The Last Walk In Autumn




O'ER the bare woods, whose outstretched hands

Plead with the leaden heavens in vain,

I see beyond the valley lands,

The sea's long level dim with rain.


Around me all things, stark and dumb,

Seem praying for the snows to come,

And, for the summer bloom and greenness gone,

With winter's sunset lights and dazzling morn atone.


Along the river's summer walk,

The withered tufts of asters nod;

And trembles on its arid stalk

The hoar plume of the golden rod.


And on a ground of somber fir,

And azure-studded Juniper,

The silver birch its buds of purple shows,

And scarlet berries tell where bloomed the sweet wild rose!


With mingled sound of horns and bells,

A far heard clang, the wild geese fly,

Storm-sent, from Arctic moors and fells,

Like a great arrow through the sky,—


Two dusky lines converged in one,

Chasing the southward flying sun;

While the brave snow-birds and the hardy jay

Call to them from the pines as if to bid them stay.


I passed this way a year ago:

The wind blew south; the noon of day

Was warm as June's; and save that snow

Flecked the low mountains far away,


And that the vernal-seeming breeze

Mocked faded grass and leafless trees,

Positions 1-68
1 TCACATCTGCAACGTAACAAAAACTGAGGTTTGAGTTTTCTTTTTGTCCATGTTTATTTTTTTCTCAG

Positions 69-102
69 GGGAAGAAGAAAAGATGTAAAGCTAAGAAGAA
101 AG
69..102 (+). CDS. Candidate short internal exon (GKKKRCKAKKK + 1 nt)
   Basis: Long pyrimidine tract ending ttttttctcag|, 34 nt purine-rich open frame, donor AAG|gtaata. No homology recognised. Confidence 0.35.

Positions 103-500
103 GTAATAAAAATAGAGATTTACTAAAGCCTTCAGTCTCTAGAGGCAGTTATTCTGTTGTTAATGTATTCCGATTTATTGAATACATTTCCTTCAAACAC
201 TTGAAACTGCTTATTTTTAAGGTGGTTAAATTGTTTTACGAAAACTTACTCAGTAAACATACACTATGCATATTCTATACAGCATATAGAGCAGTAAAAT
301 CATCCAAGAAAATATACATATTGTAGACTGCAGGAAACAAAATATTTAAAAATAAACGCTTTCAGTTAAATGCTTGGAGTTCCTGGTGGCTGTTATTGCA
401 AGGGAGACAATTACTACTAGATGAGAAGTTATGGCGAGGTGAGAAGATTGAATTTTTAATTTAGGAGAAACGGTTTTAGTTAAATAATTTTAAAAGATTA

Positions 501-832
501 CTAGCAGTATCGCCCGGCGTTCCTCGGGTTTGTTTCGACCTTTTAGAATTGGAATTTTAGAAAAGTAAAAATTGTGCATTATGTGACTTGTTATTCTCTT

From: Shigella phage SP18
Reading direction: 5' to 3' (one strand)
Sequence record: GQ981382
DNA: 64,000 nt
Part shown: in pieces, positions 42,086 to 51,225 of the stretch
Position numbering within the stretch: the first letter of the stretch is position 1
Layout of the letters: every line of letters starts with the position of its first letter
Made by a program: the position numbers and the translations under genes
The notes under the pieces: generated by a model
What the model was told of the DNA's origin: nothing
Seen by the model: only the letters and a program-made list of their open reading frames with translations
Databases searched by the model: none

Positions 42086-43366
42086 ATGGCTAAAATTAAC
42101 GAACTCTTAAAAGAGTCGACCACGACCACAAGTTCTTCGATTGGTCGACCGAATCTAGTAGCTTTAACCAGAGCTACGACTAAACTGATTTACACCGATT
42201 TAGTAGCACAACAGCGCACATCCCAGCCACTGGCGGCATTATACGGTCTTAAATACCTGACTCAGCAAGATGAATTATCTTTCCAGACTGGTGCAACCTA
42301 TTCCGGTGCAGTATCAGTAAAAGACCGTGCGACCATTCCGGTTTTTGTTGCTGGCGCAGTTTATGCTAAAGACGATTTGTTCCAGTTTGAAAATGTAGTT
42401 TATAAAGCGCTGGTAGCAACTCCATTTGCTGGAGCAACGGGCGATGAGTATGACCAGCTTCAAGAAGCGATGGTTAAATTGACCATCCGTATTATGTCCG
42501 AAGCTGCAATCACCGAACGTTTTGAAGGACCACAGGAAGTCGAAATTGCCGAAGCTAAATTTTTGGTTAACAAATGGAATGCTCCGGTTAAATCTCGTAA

I might have dreamed of summer as I lay

Watching the fallen leaves with the soft wind at play.


Since then, the winter blasts have piled

The white pagodas of the snow

On these rough slopes, and, strong and wild,

Yon river, in its overflow


Of spring-time rain and sun, set free,

Crashed with its ices to the sea;

And over these gray fields, then green and gold,

The summer corn has waved, the thunder's organ rolled.


Rich gift of God! A year of time!

What pomp of rise and shut of day,

What hues wherewith our Northern clime

Makes autumn's dropping woodlands gay,


What airs out-blown from ferny dells,

And clover-bloom and sweetbrier smells,

What songs of brooks and birds, what fruits and flowers,

Green woods and moonlit snows, have in its round been ours!


What greetings smile, what farewells wave,

What loved ones enter and depart!

The good, the beautiful, the brave,

The Heaven-lent treasures of the heart!


How conscious seems the frozen sod

And beechen slope whereon they trod!

The oak leaves rustle, and the dry grass bends

Beneath the shadowy feet of lost or absent friends.




J. G. Whittier.